It can take startups anywhere from three to four years to become profitable, according to some statistics[1]. Once that happens, it might be difficult for small business owners to figure out where those profits would be best spent. This is especially true for those who may have held off on important things — like paying themselves a salary[2], perhaps — while the business was growing. Before spending any of that cash, though, experts recommend one strategy called strategic reinvestment. This approach has been proven effective in helping grow businesses, but only if it’s done with some special considerations. Here’s what you need to know to execute strategic reinvestment properly.

Why is Strategic Reinvestment Important?

Cash flow is the lifeblood of any business. While smart business owners should plan for at least a few years of minimal to no cash flow while a company is growing, the moment that a business does become profitable is certainly something to celebrate. Before initiating a spending spree, though, business experts recommend ensuring that a certain percentage of that cash is being reinvested right back into the business. This, when done strategically, is referred to as strategic reinvestment.

There are several reasons why putting some of your profit right back into the business might help you attain sustained growth over time and, possibly, increase your profit margins even more. For example, when done right, strategic reinvestment can help bolster some of the most essential areas of a business.

How Much Should I Invest Back Into My Business?

Reinvestment takes careful consideration. If you ask around, experts tend to recommend reinvesting anywhere from 20 percent[3] up to 50 percent or even 70 percent[4] of your profits back into the business. But that’s just the end of the story.

Start by understanding exactly how much profit you actually have. How much do you owe in taxes, for example, and how much will you pay in additional tax based on how you spend that money? Do you have money put aside to draw from should something happen to the business, like a flood or theft?

Next, consider the laws that govern how you spend money you bring in from your business. Your business's classification—whether it’s an LLC, for example—will help dictate where and how much you can spend in certain areas. If you aren't already, consider working with a professional business accountant to help you figure out the specifics.

Where Should I Invest the Money?

With the “how much” figured out, you can move on to determining the “where.” Some of the most common and, arguably, best options include:

Building a better workforce. It’s hard to get business done when no one is there to keep the lights on. Perhaps that's why 21 percent of business owners say they expect to increase their full-time workforce in the next six months[5], according to PNC's latest semi-annual survey of small and mid-sized businesses. In the same survey, though, 9 percent of owners claimed that high salary/benefit or flexibility requirements were one of their biggest hiring challenges. Injecting some muchneeded cash flow into your payroll may be just the incentive your current employees need to find their motivation and/or to help you entice new, talented employees into your company.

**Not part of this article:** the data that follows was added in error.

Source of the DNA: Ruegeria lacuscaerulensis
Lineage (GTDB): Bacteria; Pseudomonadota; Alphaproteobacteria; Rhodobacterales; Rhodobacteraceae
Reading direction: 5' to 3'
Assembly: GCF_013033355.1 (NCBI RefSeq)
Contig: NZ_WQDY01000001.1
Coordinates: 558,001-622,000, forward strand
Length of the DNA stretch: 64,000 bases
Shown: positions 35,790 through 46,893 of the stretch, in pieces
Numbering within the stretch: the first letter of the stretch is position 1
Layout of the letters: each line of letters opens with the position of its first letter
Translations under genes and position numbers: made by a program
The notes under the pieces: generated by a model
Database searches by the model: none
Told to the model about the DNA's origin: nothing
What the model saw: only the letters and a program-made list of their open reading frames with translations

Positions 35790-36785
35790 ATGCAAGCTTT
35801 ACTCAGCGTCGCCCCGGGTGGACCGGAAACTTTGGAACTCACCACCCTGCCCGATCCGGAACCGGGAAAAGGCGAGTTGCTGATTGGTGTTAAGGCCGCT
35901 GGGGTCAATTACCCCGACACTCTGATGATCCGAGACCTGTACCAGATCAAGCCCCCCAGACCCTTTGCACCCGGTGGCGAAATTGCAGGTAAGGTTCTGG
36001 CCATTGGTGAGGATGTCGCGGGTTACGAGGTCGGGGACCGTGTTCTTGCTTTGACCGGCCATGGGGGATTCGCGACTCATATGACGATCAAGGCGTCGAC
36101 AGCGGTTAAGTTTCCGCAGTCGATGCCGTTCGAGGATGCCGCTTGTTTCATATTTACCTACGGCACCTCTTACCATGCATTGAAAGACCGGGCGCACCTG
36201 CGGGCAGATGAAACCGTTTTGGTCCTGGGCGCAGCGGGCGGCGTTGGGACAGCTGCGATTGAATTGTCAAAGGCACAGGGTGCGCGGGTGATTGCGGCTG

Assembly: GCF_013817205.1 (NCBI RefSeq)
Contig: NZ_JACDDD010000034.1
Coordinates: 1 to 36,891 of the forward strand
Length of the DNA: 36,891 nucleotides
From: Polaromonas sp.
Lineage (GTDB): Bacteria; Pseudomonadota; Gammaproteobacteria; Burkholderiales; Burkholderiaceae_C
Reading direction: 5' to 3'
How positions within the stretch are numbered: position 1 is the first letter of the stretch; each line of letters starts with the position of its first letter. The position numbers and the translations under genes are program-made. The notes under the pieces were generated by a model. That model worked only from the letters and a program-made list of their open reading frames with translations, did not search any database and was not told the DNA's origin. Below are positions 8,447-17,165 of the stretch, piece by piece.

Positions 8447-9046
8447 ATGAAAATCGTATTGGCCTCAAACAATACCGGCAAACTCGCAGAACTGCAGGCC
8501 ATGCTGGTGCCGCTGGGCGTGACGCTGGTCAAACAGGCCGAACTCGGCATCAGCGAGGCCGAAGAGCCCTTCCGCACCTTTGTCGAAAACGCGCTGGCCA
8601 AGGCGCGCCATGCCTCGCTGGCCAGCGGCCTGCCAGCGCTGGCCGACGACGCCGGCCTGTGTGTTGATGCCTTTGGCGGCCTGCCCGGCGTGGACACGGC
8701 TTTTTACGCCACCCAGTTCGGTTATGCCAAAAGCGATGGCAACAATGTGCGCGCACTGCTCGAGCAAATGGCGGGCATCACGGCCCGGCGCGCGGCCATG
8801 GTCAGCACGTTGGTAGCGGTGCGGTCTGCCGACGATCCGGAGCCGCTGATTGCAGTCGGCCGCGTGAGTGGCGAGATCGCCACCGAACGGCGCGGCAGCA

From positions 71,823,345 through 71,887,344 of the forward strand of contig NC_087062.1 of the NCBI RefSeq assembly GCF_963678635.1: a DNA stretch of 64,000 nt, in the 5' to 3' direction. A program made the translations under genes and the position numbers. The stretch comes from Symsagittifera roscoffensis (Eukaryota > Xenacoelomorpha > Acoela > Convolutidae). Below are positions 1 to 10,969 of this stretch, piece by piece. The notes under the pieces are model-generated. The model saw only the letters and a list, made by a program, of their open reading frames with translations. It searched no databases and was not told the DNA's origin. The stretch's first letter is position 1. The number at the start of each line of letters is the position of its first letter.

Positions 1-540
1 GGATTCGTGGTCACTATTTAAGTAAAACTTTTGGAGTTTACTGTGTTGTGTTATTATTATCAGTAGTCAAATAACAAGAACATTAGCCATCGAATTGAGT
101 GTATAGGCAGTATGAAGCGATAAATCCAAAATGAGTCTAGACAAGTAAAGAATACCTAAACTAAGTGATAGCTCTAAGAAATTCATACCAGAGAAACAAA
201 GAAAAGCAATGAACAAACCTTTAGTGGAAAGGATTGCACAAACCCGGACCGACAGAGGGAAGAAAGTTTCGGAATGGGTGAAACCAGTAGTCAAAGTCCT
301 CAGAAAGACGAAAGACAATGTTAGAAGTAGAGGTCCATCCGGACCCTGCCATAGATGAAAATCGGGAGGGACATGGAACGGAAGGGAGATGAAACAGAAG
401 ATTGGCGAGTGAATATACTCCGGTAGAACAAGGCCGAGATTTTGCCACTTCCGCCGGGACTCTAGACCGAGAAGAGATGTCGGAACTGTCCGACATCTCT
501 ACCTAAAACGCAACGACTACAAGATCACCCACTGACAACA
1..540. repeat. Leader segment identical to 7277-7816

Increasing efficiency. We’ve all heard the buzzwords. Data-driven insights. Real-time accounting. Customer relationship management. Conversational artificial intelligence. However tired you might be of hearing them over and over, these buzzwords exist for a reason. Businesses that determine the best type of technology to reinvest their profits in will be ahead of the game. That also means being better able to stand up to the competition when it comes to operating at your most efficient output.

If you work in healthcare, for example, you might want to consider how AI can best be used in your practice. The same goes for veterinary practices — how will advances in Vet Medical Technology impact your future? Are there any new technologies out there that could help you grow your dental business? Or are you currently using the best operating system for your restaurant? Whatever business you’re in, there’s bound to be a technology that can help you be more efficient. Figure out what it is and make plans to invest in it.

Expanding the business. If you’re anything like the 21 percent of small business owners who expect to increase their full-time workforce in the next six months[5], you’ll need cash to do it with. Even if money for extra salaries or a physical store isn’t on your radar, branching out to expand your internet offerings through things like adding additional websites, growing your social media presence or investing in email or online ad campaigns are all great ways to get your name out there.

Making customers happier. Customers can be fickle. But understanding their desires from one moment to the next is one of the best ways to stay in business. By investing in technologies that make their shopping experiences simple and streamlined — through things like an optimal restaurant and retail operating system (or any of the best POS systems for your business, for that matter) — you’ll be sure to keep them coming back for more.

Business owners have a million things on their mind. Adding one more item to their to-do list — figuring out how to implement strategic reinvestment to make the most of its offerings — might sound daunting, but it’s actually a to-do to celebrate. Not only does it mean that your business is turning a profit, but that you get to take some time and consider where you can make improvements, and then actually execute on them.

PNC Business Banking experts are here to help you through your business needs every step of the way. Whether it’s setting up a business checking account, opening up a line of credit to grow your business or scheduling an appointment to chat in person, we can’t wait to get started.